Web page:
Ibanez RGIR20FE review

No frills = more thrills on this electric

  • £484
  • €676
  • $826
With the RGIR20FE, Ibanez is aiming for a straight-forward metal machine - we'd say it's on the right track

MusicRadar Verdict

The perfect example of a no-fuss shred machine that lets you impress your personality on the guitar, rather than the other way around.


  • +

    Oozes playability and no frills fun. Great metal tones.


  • -

    Kill switch superfluous for most.

MusicRadar's got your back Our team of expert musicians and producers spends hours testing products to help you choose the best music-making gear for you. Find out more about how we test.

The Ibanez RG series has always been a favourite guitar of metal players, and for obvious reasons. As the archetypal double-cut, it came fresh out the box with everything shredders needed: emaciated maple necks, double-locking vibrato units and hot pickups. The RG was built for speed and could deliver a riff.

But with the Iron Label series, Ibanez has called an EGM of the R&D department to build a range of mid-price electrics in six-, seven- and eight-string models that are strictly metal - not for the jazz guy who cuts loose on the fusion come the middle-eight, or the hair-rock power-ballad wuss.


The Iron Label series loads basswood bodies with active EMG humbuckers, with the option of hardtail bridge or Edge-Zero II vibrato (six- and seven-string models only); slim-line bolt-on Nitro Wizard necks and black-on-black finishes come as standard.

"Ibanez has ditched the master tone, leaving just a three-way toggle switch and an on-off kill switch"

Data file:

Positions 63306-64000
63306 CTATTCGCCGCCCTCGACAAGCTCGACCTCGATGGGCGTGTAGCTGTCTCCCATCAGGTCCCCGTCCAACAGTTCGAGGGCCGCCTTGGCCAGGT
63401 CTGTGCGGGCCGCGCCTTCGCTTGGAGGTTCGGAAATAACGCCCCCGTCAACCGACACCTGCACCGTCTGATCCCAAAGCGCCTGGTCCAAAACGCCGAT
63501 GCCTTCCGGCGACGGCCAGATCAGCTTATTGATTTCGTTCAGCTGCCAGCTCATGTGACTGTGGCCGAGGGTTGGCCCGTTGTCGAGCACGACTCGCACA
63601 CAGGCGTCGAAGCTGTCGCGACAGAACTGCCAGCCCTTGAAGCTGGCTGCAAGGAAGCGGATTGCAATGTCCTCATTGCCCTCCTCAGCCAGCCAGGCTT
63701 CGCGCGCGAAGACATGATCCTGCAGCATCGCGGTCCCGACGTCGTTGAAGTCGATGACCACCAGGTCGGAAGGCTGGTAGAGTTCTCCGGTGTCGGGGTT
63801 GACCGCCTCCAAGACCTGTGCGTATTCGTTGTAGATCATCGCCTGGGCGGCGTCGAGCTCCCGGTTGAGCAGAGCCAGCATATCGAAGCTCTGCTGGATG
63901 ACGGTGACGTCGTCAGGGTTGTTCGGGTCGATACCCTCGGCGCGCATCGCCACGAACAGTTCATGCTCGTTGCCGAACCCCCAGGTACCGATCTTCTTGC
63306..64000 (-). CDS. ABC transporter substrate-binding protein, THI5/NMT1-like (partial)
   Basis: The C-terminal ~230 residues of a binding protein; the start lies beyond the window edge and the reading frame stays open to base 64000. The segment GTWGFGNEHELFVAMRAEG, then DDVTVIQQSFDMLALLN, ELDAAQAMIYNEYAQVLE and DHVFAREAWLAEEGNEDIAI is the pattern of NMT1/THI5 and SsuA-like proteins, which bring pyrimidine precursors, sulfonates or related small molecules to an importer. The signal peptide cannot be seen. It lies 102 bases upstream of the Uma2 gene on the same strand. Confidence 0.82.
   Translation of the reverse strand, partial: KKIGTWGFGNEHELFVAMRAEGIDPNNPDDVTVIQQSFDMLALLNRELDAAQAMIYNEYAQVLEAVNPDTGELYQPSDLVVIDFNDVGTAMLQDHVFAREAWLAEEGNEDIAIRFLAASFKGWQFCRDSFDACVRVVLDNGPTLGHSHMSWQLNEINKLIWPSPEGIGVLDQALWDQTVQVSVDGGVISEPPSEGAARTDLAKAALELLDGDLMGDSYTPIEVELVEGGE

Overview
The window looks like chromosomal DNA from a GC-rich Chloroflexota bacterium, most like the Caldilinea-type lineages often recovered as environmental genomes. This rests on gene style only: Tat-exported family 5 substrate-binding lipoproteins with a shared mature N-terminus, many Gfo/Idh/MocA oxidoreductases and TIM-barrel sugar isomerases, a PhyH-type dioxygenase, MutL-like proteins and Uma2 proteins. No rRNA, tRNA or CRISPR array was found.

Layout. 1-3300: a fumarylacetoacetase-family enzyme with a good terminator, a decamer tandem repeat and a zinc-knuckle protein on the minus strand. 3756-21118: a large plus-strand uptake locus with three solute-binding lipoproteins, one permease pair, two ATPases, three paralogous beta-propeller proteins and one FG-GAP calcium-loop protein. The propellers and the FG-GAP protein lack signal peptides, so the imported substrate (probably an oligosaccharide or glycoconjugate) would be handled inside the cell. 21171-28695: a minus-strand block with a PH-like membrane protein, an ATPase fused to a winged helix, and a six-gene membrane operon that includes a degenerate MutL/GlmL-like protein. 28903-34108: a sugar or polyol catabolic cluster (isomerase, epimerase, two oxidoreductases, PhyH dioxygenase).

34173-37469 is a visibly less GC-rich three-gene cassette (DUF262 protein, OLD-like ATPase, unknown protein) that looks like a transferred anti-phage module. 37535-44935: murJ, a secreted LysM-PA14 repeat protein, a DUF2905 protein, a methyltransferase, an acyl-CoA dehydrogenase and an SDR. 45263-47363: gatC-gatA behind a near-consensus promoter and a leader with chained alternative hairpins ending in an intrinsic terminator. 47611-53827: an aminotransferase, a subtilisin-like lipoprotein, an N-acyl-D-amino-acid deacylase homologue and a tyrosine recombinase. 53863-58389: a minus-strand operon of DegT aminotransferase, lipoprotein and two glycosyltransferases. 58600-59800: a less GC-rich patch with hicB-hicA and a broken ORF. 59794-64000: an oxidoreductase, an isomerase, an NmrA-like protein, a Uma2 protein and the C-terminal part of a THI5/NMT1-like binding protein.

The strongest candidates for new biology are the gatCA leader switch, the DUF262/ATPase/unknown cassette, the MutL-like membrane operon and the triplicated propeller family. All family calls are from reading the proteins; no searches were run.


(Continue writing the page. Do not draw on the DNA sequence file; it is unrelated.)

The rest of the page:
But to create a monster, you've got to venture off-piste, and here Ibanez has ditched the master tone, leaving just a three-way toggle switch and an on-off kill switch for those weird manual slicer effects (Ibanez calls it a "strobe effect") that Randy Rhoads was so fond of. The result is a series of guitars that embrace minimalism and brutal tone in equal measure.

The Iron Label series is not aimed at the super-rich, so it makes sense that Ibanez should just pack in the essentials in order to price its guitars accordingly. Maybe this has helped the company develop a guitar that avoids many of the heinous aesthetic crimes involved in making a metal guitar.

There are no god-awful pearloid skulls, no abalone - just a black finish, white binding, and an unmarked rosewood fretboard. It looks great and, examining the spec, there is no way this guitar will fail you.

There's the aforementioned slim-line Nitro Wizard neck, buttressed by bubinga and left unfinished and satin smooth.


"This is a guitar whose voice excels when the gain is cranked "

A pairing of active EMG 81/60 humbuckers in bridge and neck respectively (think classic Hetfield) is a guarantor of big tone, and this Iron Label RG is a guitar whose voice excels when the gain is cranked and the distortion pedal is maxed out.

In the bridge position, the EMG 81 ensures muted powerchords chug, harmonics sing, and note articulation is excellent. The EMG 60 in the neck offers a similarly robust and high-output performance, albeit with a less intense but thicker tone, which excels when you roll the gain back.

Of the three guitars in the new series, the six-string is best equipped to do subtle cleans, and is the most playable. The kill switch works fine, but unless your style calls for it, then, well, it's a gimmick.

Jonathan Horsley

Jonathan Horsley has been writing about guitars and guitar culture since 2005, playing them since 1990, and regularly contributes to MusicRadar, Total Guitar and Guitar World. He uses Jazz III nylon picks, 10s during the week, 9s at the weekend, and shamefully still struggles with rhythm figure one of Van Halen’s Panama.